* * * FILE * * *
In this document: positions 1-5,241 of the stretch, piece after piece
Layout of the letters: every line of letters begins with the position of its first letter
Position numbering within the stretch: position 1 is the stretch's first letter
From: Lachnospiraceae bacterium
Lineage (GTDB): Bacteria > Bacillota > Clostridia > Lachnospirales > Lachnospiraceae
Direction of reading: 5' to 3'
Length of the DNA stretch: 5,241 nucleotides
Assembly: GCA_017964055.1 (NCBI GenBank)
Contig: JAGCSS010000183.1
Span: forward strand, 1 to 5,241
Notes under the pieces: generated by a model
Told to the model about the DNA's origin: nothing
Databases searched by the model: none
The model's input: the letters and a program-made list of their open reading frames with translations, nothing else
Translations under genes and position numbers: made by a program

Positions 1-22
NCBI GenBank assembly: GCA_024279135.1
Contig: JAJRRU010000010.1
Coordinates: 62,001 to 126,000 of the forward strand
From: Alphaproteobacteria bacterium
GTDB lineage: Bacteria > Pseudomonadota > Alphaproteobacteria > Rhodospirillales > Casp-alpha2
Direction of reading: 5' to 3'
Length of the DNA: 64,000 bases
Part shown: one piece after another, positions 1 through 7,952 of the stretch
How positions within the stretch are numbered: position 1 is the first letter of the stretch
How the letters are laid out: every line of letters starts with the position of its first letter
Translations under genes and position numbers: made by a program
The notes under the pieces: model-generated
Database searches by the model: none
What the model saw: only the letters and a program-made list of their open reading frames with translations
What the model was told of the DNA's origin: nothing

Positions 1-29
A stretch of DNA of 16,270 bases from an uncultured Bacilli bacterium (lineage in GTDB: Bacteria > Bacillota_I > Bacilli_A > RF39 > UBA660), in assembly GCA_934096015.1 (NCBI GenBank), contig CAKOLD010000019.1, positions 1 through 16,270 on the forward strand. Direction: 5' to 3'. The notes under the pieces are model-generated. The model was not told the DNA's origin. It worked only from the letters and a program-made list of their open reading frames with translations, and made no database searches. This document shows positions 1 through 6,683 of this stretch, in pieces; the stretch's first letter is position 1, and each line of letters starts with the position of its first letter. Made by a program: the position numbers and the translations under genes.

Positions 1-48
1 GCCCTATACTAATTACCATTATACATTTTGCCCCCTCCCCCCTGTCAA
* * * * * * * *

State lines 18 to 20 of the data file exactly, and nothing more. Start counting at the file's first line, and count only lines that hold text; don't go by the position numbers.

Contig: JAJRRU010000010.1
Coordinates: 62,001 to 126,000 of the forward strand
From: Alphaproteobacteria bacterium